Sign-up period.

A request for benefits under this subpart must be submitted to the CCC at the Farm Service Agency county FSA office serving the county where the livestock loss occurred. All applications and supporting documentation must be filed in the county FSA office prior to the close of business on:

(a) November 1, 1999, or such other date as established by CCC for 1999 LIP, Phase I, or

(b) February 18, 2000, or such other date as established by CCC for 1999 LIP, Phase II.

Proof of loss.

(a) Livestock producers must, in accordance with instructions issued by the Deputy Administrator, provide adequate proof that the:

(1) Loss of eligible livestock occurred in an eligible county in the area of Presidential designation or Secretarial declaration;

(2) That the death of the eligible livestock was reasonably related to the recognized natural disaster; and

(3) The death of the livestock occurred:

(i) Between May 2, 1998, and May 21, 1999 inclusive for 1999 LIP, or

(ii) For 1999 LIP, Phase II, due to a disaster that was the subject of a Presidential or Secretarial disaster declaration, that was requested between May 22, 1999, and December 31, 1999, inclusive, and was subsequently approved.

(b) The livestock producer shall provide any available supporting documents that will assist the county committee, or is requested by the county committee, in verifying the loss and quantity of eligible livestock that perished in the natural disaster. Examples of supporting documentation include, but are not limited to: purchase records, veterinarian receipts, bank loan papers, rendering truck certificates, Federal Emergency Management Agency and National Guard records, auction barn receipts, and any other documents available to confirm the presence of the livestock and subsequent losses. Certifications by third parties or the producer and other such documentation as the county committee determines to be necessary in order to verify the information provided by the producer must also be submitted. Third-party verifications may be accepted only if the producer certifies in writing that there is no other documentation available. Third-party verification must be signed by the party that is verifying the information. Failure to provide documentation that is satisfactory to the county committee will result in the disapproval of the application by the county committee.

(c) Livestock producers shall certify the accuracy of the information provided. All information provided is subject to verification and spot checks by the CCC. A failure to provide information requested by the county committee or by agency officials is cause for denial of any application filed under this part.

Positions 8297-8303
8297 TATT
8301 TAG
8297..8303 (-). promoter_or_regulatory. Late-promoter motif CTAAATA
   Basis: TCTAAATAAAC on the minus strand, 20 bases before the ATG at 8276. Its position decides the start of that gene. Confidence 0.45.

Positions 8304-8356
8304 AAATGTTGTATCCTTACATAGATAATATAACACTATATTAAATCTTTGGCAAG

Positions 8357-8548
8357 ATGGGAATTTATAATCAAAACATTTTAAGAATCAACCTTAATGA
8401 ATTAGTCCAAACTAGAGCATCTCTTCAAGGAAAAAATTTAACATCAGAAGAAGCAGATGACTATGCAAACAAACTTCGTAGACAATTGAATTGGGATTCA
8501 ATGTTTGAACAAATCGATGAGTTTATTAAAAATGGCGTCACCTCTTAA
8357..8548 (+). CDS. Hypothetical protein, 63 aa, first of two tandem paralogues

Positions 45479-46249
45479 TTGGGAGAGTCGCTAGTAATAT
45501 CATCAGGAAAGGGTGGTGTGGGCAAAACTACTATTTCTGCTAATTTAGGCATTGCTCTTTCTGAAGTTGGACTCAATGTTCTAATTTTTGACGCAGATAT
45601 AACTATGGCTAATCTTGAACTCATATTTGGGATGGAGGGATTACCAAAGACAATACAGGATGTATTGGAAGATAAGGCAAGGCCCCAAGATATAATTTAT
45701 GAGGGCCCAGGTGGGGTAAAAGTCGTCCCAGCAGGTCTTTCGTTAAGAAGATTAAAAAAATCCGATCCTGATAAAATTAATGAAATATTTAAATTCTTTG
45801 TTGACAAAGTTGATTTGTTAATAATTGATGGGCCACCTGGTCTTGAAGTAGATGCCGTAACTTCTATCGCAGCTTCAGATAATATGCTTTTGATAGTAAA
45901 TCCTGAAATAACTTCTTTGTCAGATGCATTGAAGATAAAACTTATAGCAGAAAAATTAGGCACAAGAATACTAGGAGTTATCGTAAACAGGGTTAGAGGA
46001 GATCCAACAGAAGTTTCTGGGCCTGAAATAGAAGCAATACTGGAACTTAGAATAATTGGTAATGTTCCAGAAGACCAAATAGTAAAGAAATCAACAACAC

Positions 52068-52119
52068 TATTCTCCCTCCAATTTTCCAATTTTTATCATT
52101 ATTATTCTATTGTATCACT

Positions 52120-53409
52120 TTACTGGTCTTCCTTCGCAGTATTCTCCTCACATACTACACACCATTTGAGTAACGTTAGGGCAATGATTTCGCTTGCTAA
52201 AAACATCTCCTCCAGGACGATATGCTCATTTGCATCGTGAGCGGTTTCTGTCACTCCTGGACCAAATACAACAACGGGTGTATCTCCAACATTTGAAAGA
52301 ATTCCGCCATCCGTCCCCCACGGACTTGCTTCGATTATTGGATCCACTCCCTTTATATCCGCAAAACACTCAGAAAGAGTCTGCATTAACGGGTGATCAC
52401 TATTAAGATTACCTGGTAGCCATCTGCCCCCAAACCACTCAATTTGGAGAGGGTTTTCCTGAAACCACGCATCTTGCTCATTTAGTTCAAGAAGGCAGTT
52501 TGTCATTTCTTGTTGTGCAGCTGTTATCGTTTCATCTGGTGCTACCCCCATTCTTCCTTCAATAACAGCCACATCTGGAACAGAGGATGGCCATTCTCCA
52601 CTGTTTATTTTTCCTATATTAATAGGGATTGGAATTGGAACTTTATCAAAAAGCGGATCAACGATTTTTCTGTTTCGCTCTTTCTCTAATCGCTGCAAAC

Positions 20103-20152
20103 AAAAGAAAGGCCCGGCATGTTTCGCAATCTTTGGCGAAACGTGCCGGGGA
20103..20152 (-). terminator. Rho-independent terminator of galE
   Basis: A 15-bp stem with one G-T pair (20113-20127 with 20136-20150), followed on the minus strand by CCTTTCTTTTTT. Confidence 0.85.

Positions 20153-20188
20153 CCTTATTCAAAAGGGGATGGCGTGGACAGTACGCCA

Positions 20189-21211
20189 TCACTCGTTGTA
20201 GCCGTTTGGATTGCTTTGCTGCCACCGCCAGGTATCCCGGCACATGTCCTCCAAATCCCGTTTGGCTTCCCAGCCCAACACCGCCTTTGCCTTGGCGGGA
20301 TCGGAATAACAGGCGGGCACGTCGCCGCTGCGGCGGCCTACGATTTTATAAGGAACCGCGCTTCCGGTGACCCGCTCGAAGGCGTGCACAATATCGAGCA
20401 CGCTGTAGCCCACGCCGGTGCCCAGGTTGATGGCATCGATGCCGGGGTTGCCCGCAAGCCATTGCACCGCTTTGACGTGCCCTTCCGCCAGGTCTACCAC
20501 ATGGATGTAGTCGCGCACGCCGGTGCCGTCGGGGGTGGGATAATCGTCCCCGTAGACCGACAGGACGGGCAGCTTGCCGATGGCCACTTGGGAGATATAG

Indemnity benefits.

(a) Livestock indemnity payments for losses of eligible livestock as determined by CCC are authorized to be made to livestock producers who file an application for the specific livestock category in accordance with instructions issued by the Deputy Administrator, if the:

(1) Livestock producer submits an approved proof of loss in accordance with § 1439.205; and Start Printed Page 36573

(2) County or State committee determines that because of an eligible disaster condition the livestock producer had a loss in the specific livestock category in excess of the normal mortality rate established by CCC, based on the number of animals in the livestock category that were in the producer's inventory at the time of the disaster.

(b) If the number of losses in the animal category exceeds the normal mortality rate established by CCC for such category, the loss of livestock that shall be used in making a payment shall be the number of animal losses in the animal category that exceed the normal mortality threshold established by CCC.

(c) Payments shall be calculated by multiplying the national payment rate for the livestock category as determined by CCC, by the number of qualifying animals determined under (b) of this section. Adjustments, if necessary, shall apply in accordance with § 1439.207.

(d) Payments that are earned by a person under the livestock indemnity program may be assigned in accordance with the provisions of part 1404 of this chapter.

Availability of funds.

(a) In the event that the total amount of eligible claims submitted under this subpart exceeds the amount available as specified in paragraph (b) of this section, then each payment shall be reduced by a uniform national percentage.

(b) Amounts available for payments under this subpart shall be:

(1) $3 million for 1999 LIP, Phase I or